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This can be done in an organized way, stand-alone or as part of a broader campaign against poison food. Looking beyond the procurement struggle, all motivated individuals should eschew all Simplot products and publicly call for a general boycott.
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This is a particularly egregious case of a GMO which is absolutely worthless from ANY point of view other than extra profit for the seller of the tubers if he can fool farmers and procurers into buying them (and fool consumers, through lack of labeling; and the GMA would try to keep RNAi GMOs out of any labeling policy which might ever be enacted), and as another occasion for the bottom-feeding cultist fanboys to shriek about how wonderful the idea of GMOs is, and especially about how horrible the science-based, public health-conscious critics are.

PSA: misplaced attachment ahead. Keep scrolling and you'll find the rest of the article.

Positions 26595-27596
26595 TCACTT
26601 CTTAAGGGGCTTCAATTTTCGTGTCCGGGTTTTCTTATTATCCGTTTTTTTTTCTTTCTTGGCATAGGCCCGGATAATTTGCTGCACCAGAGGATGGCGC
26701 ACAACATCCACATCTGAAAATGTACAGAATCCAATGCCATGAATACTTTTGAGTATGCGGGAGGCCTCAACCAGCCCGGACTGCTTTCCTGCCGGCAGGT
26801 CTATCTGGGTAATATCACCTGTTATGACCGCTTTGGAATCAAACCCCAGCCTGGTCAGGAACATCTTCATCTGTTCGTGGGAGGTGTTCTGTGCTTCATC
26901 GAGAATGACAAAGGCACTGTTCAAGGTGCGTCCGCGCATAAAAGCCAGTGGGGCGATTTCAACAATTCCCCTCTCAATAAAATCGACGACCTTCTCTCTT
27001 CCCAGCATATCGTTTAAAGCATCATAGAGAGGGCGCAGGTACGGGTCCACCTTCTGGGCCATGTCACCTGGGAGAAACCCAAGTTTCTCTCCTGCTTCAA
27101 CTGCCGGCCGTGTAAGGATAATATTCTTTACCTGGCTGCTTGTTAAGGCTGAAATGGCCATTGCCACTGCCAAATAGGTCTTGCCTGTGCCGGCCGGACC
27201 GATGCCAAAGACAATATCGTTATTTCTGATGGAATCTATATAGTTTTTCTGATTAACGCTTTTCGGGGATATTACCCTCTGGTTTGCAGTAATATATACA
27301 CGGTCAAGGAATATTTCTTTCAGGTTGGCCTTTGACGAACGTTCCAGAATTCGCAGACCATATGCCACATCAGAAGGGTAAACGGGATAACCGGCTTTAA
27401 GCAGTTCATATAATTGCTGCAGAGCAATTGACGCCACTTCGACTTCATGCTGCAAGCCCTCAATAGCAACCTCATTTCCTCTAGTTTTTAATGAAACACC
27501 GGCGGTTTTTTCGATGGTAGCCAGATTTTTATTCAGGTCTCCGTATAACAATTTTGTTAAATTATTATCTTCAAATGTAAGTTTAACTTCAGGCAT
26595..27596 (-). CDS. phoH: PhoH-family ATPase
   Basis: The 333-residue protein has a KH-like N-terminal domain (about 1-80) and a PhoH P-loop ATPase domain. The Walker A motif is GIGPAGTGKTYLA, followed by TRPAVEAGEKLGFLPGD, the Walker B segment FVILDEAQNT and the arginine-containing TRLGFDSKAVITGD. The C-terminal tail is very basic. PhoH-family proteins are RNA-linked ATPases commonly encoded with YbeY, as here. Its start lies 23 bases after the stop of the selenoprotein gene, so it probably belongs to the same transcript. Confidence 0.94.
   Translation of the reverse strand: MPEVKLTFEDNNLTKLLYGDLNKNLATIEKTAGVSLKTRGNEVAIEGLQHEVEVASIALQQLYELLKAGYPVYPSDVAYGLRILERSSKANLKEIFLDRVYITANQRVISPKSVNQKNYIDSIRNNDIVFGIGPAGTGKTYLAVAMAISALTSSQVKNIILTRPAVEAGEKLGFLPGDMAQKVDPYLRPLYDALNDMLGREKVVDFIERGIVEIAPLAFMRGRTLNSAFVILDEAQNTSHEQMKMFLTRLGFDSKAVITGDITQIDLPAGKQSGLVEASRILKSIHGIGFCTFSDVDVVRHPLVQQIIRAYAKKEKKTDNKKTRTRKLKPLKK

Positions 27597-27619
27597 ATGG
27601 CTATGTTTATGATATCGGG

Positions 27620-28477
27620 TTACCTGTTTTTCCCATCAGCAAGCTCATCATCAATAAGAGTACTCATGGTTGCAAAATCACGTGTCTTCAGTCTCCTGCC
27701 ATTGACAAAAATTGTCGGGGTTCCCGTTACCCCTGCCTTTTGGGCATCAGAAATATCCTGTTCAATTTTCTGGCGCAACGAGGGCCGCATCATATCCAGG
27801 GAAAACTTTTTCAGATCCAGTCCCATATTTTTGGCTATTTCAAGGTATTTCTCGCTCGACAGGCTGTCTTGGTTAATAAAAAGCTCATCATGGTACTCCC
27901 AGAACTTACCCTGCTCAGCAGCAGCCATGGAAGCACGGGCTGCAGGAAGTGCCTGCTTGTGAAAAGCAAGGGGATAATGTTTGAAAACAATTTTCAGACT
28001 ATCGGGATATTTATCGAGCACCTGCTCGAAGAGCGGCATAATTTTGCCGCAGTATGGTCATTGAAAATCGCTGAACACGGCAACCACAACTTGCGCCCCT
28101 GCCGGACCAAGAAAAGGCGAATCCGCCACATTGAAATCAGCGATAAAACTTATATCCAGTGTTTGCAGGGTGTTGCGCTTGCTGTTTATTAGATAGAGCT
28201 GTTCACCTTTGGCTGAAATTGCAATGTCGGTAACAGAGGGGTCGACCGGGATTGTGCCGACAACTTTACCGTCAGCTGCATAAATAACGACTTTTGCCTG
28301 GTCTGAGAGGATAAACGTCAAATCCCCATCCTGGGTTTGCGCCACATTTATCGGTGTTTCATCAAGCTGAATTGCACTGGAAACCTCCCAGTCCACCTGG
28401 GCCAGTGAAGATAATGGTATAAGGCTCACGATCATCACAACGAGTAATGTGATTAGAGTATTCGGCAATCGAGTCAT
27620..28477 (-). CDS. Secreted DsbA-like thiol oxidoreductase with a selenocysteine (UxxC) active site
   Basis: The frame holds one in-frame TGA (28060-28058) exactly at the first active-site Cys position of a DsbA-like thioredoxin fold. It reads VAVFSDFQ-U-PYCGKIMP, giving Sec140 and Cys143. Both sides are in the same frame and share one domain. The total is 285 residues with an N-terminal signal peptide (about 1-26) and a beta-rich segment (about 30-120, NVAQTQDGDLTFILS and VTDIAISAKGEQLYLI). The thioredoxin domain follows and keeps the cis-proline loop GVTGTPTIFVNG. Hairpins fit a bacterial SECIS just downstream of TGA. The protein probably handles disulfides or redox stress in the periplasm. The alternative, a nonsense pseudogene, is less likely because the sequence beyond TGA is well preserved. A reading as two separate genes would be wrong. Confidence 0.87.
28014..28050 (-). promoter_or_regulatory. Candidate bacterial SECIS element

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The botox apple is another example of perfect worthlessness.
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3 Comments

  1. Reblogged this on Ban GMOs Now Blog and commented:
    Excerpt: “Contrary to the propaganda, RNAi technology is even more imprecise and incomprehensible to the developers than the older genetic engineering techniques were … RNAi continues all the problems with regular genetic engineering – mutations, scrambled genomes, chaotic protein and metabolite expression – and adds chaotic gene silencing effects. RNA interference uses double-strand RNA (dsRNA) to silence genes. Studies have already found evidence that at least some types of dsRNA in food can transfer to the genomes of mice and bees and cause silencing of their own genes. It’s also known that some novel dsRNA types survive cooking and digestion in humans and can be found circulating in the bloodstream.”

    Comment by Jeff Kirkpatrick — January 20, 2016 @ 11:53 am

  2. Re-blogged & will tweet this too.

    Comment by Jeff Kirkpatrick — January 20, 2016 @ 11:53 am

    • Thanks Jeff.

      Comment by Russ — January 20, 2016 @ 1:32 pm